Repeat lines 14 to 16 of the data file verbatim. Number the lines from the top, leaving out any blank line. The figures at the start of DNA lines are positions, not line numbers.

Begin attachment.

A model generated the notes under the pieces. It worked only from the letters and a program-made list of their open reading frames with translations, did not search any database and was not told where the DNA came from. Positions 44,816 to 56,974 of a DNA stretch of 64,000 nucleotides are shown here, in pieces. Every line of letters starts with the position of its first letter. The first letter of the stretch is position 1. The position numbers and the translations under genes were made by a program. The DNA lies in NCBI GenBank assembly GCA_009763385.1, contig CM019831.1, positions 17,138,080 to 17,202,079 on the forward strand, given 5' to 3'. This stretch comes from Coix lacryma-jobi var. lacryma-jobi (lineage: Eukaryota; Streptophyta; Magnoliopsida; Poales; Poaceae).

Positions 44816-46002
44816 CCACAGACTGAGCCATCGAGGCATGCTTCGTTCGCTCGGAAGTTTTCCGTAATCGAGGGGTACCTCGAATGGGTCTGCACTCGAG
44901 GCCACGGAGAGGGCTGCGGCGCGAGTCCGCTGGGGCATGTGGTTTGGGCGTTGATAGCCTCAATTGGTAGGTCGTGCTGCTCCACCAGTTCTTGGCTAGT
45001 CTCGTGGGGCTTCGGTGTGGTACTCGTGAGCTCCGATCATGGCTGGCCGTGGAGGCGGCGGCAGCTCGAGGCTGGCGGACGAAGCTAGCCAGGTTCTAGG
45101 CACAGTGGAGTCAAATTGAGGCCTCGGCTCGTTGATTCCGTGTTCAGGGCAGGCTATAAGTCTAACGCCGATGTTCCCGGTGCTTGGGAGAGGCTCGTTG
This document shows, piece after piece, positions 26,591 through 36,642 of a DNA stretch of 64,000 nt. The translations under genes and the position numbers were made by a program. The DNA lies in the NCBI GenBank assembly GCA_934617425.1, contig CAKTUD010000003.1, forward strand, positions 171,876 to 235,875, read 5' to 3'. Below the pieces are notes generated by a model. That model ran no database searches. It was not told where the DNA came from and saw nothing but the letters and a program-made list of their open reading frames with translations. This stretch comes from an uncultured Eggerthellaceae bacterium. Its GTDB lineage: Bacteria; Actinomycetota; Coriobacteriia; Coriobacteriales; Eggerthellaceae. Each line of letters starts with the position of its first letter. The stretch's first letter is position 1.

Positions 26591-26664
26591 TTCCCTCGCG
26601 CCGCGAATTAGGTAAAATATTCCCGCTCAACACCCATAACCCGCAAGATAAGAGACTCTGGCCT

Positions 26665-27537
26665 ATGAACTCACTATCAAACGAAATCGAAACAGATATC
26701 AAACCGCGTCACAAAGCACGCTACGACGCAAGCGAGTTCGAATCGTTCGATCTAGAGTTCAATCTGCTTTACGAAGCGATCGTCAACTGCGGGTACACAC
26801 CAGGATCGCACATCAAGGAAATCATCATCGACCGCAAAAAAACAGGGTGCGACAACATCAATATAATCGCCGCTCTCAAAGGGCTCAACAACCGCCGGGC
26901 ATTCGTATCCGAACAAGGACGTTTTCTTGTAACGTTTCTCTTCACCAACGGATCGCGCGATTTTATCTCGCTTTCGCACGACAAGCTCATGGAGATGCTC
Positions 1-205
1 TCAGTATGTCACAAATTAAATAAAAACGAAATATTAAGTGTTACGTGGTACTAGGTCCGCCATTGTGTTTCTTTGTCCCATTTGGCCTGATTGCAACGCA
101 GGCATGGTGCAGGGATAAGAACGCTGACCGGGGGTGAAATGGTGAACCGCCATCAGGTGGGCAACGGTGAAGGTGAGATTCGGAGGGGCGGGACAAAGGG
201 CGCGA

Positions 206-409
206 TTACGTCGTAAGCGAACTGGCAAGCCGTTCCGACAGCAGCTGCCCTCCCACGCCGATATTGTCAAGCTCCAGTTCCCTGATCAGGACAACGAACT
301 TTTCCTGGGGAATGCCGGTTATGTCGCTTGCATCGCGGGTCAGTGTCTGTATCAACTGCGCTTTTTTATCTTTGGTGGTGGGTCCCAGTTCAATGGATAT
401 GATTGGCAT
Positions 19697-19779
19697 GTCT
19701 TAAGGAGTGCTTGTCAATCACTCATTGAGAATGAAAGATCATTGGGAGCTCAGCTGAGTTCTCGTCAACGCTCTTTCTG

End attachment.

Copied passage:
26801 CAGGATCGCACATCAAGGAAATCATCATCGACCGCAAAAAAACAGGGTGCGACAACATCAATATAATCGCCGCTCTCAAAGGGCTCAACAACCGCCGGGC
26901 ATTCGTATCCGAACAAGGACGTTTTCTTGTAACGTTTCTCTTCACCAACGGATCGCGCGATTTTATCTCGCTTTCGCACGACAAGCTCATGGAGATGCTC
Positions 1-205